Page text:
Stupid fucking MPs

Turn on the automatic Ritchierant machine:

But he faced criticism from Labour’s Ian Lavery, who said: “People who pay their taxes unquestioningly are sick and tired of seeing hugely profitable companies use every trick in the book to get out of contributing their fair share.

“Hard-pressed families struggling with sky-high energy bills will be absolutely astonished that an energy company which makes hundreds of millions in profits doesn’t appear to be paying its fair share in tax.”

The MP cited figures showing npower\’s total “operating result” over the three years from 2009 to 2011 was £766m profit.

So why wasn\’t tax paid on that vast sum?

The discrepancy between the £766m profit figure used by MPs and the £40m used by npower arises because npower\’s \”operating result\” is on an earnings before interest, taxation and amortisation basis (EBITA) while the figures on which it pays tax are after amortisation, or EBIT.

And even that\’s not right as interest is deductible meaning that it pays on EBT.

Today\’s cretin in Parliament is therefore demanding to know why taxes aren\’t paid on operating profits. When taxes are not due on operating profits, but upon net profits.

Ignorant grandstanding cretin.

26 thoughts on “Stupid fucking MPs”

  1. I’m more concerned about the notion that anyone paying tax (or anything else) ‘unquestioningly’ is seen as a good thing.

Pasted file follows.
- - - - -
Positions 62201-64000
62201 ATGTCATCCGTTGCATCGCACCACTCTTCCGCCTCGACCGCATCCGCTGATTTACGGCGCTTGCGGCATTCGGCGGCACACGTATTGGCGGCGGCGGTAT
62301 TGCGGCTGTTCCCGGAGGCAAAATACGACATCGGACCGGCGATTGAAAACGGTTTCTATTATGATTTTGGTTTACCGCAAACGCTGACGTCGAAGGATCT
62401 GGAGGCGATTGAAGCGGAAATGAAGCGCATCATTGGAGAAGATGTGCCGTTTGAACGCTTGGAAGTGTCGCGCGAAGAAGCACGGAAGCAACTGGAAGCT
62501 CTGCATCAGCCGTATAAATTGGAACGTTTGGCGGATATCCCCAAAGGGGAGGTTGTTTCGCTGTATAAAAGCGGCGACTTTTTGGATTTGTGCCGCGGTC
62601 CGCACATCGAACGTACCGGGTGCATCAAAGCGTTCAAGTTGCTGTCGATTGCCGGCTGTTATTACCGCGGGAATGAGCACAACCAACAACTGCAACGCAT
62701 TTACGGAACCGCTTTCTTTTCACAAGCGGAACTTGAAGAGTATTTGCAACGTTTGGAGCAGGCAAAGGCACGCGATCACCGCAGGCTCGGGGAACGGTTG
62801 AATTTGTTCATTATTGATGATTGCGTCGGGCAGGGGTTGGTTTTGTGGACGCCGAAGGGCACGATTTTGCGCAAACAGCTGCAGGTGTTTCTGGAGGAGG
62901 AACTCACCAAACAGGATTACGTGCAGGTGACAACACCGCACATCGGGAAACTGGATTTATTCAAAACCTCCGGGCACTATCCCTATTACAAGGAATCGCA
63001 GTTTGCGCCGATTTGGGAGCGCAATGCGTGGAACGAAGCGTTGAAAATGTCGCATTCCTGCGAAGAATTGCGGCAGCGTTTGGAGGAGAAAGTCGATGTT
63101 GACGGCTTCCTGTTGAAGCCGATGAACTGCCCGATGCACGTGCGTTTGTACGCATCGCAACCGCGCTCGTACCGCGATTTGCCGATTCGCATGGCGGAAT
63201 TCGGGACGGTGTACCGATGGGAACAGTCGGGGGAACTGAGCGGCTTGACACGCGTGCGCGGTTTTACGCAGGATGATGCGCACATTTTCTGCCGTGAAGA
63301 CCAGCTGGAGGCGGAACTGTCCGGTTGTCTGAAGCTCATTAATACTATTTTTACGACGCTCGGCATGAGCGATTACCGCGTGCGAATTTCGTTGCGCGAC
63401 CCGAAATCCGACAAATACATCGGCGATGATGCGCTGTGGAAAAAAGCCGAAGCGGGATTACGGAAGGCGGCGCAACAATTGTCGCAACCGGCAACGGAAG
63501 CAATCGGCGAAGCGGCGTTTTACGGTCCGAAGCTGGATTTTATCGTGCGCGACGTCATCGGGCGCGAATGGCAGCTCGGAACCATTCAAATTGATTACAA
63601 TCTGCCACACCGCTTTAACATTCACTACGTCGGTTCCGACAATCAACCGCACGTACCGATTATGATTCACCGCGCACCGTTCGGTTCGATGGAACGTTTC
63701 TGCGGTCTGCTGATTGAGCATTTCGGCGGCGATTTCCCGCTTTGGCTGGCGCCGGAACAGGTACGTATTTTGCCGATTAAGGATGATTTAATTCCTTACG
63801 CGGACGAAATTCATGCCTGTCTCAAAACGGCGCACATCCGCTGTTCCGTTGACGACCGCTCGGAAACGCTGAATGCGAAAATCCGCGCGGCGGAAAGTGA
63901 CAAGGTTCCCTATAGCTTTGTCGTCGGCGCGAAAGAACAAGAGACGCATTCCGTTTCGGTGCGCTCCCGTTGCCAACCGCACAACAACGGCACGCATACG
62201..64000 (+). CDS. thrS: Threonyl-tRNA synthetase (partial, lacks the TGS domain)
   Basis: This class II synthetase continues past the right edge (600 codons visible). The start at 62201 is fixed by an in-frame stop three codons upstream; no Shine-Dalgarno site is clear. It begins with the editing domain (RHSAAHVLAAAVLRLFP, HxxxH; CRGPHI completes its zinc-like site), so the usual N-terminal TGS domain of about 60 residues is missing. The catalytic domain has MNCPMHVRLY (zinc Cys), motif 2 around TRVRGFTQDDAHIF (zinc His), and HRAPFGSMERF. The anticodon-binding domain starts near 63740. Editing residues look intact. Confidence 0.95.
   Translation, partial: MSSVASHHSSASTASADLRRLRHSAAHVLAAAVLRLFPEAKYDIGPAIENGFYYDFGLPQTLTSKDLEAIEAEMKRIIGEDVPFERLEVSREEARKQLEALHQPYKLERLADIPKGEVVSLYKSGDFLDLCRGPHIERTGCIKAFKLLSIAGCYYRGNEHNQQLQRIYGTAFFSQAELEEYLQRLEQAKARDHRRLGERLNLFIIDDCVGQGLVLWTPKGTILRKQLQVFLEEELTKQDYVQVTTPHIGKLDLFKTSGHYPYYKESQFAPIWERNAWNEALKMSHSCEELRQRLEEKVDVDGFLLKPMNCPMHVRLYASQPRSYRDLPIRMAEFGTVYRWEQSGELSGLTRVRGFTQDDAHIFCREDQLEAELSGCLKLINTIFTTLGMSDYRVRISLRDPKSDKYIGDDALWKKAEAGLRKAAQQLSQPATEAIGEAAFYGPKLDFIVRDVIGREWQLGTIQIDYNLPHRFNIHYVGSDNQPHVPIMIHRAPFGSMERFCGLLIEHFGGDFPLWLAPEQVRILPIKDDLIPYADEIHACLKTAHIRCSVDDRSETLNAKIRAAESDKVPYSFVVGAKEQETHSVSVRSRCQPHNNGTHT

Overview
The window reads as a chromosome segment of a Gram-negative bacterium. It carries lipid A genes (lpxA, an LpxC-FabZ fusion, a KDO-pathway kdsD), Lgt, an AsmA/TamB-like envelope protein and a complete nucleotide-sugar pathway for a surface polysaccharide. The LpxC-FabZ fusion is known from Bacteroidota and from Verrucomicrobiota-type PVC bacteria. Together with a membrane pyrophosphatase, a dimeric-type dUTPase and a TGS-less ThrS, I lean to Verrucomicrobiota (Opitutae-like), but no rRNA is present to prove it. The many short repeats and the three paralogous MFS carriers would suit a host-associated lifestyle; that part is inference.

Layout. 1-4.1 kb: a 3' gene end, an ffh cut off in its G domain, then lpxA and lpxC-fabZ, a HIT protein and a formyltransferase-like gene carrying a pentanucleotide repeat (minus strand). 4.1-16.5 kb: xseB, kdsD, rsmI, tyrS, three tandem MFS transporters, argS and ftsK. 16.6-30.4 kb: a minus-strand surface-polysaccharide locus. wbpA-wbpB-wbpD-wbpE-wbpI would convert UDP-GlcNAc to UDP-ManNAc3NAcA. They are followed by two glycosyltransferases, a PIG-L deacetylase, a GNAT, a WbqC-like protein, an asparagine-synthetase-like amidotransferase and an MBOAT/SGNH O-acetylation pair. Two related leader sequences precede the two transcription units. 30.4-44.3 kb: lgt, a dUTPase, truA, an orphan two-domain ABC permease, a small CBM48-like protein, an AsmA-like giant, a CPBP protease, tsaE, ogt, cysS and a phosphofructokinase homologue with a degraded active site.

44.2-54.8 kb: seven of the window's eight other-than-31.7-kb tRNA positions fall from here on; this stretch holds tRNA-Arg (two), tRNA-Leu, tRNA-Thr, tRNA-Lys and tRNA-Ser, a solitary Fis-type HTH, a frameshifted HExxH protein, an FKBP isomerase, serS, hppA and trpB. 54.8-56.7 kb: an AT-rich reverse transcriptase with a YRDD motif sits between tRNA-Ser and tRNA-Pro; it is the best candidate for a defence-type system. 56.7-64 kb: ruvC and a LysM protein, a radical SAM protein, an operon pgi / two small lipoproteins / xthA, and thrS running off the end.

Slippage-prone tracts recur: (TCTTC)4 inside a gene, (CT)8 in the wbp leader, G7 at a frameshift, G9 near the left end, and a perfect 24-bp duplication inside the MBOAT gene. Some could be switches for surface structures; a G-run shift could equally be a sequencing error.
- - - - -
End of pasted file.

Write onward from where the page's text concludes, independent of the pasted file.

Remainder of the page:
Tax is the biggest expense for most of us.. the idea that we should happily hand over whatever the state requests, without question, is beyond even Murphyism.

    Everyone should make an effort to understand, check, and manage their tax. Even if only to ensure that the ‘fair share’ is paid.

  2. Shows how effective the Murphy disinformation operation is. And how sharp is the wielded sword of truth? Whatever it’s merits, that view of the energy industry’s tax liabilities is now firmly woven into the fabric of public discourse. Score another one for retired Wandsworth accountants. Although reading trougher extrodinaire Tim Yeo’s defense adds a certain added flavour of unreality to the debate.

  3. Actually “tax farmer extraordinaire” would be a more accurate & better spelled description of that particular individual.

  4. So Much For Subtlety

    Nothing reconciles me to the braying upper class idiots who used to run Britain like the fools who have followed them.

    Oh for the government of Stanlety Baldwin – someone who actually knew what a free society was supposed to be. Better yet Lord Salisbury.

  5. A minor point of pseudo-academic interest: it was, I believe, Matthew Taylor, a Blair-era career policy wonk who about a decade ago first argued that payment of tax should be regarded as a badge of civic virtue irrespective of the practical good (as he saw it) to be achieved with said tax payments. May his name live in infamy.

  6. I am sure Mr Lavery does not pay his taxes “unquestioningly” and that he employs an accountant to make sure he pays as little tax as possible. Avoidance, in fact…

    I’m equally sure I pay for his accountant.

    And people who do pay their tax “unquestioningly” are mugs.

    If you are an ordinary employee, your tax code is probably right, if you are higher paid and receive benefits it is probably wrong and if you are a pensioner receiving private pensions it will be wrong.

  7. Equally FS is the article, which states that tax is paid on earnings before interest but after amortisation.